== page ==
9. An ink set for an image recording apparatus, comprising:
a yellow ink;
a magenta based normal ink;
a magenta based light ink which has a density that is lower than a density of the magenta based normal ink, which has a hue angle that is different from a hue angle of the magenta based normal ink, and into which a yellow based coloring material is mixed in such a manner that the hue angle of the magenta based light ink approximates the hue angle of the magenta based normal ink.
10. The ink set for an image recording apparatus according to claim 9, wherein the yellow based coloring material is the yellow ink.
11. The ink set for an image recording apparatus according to claim 9, wherein the yellow based coloring material is mixed into the magenta based light ink in such a manner that the hue angle of the magenta based light ink and the hue angle of the magenta based normal ink fall within a range of approximately ±8°.
Description
CROSS-REFERENCE TO RELATED APPLICATIONS

This is a Continuation Application of PCT Application No. PCT/JP03/00541, filed Jan. 22, 2003, which was not published under PCT Article 21(2) in English.

This application is based upon and claims the benefit of priority from prior Japanese Patent Application No. 2002-013405, filed Jan. 22, 2002, the entire contents of which are incorporated herein by reference.

BACKGROUND OF THE INVENTION

1. Field of the Invention

The present invention relates to an ink set for an image recording apparatus, which comprises a plurality of inks which are used to record images with respect to a recording medium.

2. Description of the Related Art

Various kinds of image recording apparatuses are known. In recent years, an ink jet printer adopting an ink jet recording mode has been extensively used since it is relatively inexpensive and small in size. Such an ink jet printer discharges ink droplets toward a recording medium, thereby recording an image on the recording medium.

For an ink jet printer, there have been adopted various recording methods in order to change in lightness of colors to be recorded. As one recording method, the number of dots per unit area of ink dots spotted on a recording medium is increased or decreased. When a gray scale is recorded based on this recording method, a part with a low gradation level is recorded with a low printing percentage, and a part with a high gradation level is recorded with a high printing percentage. Therefore, when recording of a part with a low gradation level is attempted by using an ink with a high density, a recorded image has a grainy appearance.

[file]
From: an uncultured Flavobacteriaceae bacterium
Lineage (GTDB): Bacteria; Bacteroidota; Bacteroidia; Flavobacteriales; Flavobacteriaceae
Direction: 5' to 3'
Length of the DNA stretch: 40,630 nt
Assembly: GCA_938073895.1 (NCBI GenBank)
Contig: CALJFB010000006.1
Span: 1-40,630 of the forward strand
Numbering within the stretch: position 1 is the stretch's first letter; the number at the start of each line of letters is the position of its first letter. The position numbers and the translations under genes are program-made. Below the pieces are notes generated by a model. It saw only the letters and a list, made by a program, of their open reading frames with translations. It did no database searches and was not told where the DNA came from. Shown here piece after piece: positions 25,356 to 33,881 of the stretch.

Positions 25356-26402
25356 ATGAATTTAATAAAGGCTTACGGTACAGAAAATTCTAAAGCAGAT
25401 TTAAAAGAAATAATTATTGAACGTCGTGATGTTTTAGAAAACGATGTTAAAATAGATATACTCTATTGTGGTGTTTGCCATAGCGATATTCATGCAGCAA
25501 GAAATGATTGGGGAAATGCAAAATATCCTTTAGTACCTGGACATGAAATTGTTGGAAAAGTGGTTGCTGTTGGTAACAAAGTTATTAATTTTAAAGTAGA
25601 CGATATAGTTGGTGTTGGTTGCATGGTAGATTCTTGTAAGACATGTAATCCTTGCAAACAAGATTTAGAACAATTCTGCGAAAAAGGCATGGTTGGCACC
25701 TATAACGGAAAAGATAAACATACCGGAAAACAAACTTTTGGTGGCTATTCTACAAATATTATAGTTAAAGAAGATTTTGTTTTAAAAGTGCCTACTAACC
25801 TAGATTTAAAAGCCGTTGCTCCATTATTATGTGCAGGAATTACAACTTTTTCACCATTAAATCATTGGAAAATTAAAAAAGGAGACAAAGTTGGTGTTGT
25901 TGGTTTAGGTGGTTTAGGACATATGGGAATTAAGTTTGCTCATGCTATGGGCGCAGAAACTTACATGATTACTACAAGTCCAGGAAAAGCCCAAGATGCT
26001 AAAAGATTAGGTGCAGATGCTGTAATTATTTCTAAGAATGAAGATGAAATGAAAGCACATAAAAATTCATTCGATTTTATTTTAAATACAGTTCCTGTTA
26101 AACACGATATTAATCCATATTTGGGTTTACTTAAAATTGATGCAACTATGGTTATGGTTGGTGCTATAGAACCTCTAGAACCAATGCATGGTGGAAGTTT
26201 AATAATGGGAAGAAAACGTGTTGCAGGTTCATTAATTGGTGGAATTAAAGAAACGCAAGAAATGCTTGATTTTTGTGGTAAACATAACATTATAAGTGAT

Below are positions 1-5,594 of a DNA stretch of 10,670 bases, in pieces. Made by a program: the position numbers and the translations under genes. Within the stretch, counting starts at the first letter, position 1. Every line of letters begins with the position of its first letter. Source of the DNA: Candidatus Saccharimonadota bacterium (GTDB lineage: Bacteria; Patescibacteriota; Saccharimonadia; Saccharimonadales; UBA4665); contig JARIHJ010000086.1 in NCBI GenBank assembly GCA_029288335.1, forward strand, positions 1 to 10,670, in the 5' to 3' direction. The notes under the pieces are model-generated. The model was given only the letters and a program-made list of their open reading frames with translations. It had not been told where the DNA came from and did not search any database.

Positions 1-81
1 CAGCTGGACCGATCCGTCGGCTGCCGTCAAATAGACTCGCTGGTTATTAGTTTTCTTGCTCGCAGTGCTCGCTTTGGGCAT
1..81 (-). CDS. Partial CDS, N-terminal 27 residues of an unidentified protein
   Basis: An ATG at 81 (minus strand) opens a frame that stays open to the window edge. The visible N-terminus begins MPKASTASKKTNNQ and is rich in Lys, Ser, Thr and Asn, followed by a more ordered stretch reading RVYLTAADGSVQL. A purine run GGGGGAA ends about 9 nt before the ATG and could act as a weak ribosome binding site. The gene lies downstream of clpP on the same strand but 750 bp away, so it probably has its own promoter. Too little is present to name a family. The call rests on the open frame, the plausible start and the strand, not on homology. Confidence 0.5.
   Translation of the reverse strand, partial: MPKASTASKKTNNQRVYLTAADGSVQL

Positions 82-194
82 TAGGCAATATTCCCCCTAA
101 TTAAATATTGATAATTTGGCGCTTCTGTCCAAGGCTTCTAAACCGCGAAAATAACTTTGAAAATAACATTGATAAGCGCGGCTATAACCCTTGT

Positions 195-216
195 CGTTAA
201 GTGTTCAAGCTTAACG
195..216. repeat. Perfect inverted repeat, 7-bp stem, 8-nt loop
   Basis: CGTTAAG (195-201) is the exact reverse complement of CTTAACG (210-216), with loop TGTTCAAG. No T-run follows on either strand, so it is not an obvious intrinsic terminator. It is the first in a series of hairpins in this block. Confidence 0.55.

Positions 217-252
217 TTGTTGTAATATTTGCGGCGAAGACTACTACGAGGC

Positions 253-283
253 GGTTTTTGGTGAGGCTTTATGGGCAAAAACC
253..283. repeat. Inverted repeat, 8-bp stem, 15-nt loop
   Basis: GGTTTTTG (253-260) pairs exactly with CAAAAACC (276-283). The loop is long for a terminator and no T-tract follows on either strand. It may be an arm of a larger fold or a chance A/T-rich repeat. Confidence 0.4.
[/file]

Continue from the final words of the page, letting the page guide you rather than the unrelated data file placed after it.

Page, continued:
It is to be noted that the term “printing percentage” means the number of ink dots per unit area recorded on a recording medium. For example, when an image is recorded with a resolution of 360 dpi, recording all ink dots in 360-by-360 lattice points arranged in one square inch means a printing percentage 100%.

As another conventional recording method for disappearing the grainy appearance of the ink dots into the shade, there is a recording method using inks with different densities. In this method, there is used an ink set for an image recording apparatus, which has a plurality of types of inks. This ink set for an image recording apparatus comprises a normal ink with a high density and a light ink with a density lower than that of the normal ink, in accordance with each color.

Incidentally, in this specification, when using a plurality of inks at the time of recording one color, a given ink is determined as a first ink, and an ink with a density different from that of the first ink is determined as a second ink. Therefore, in the ink set for an image recording apparatus, the normal ink is determined as the first ink, and the light ink is determined as the second ink.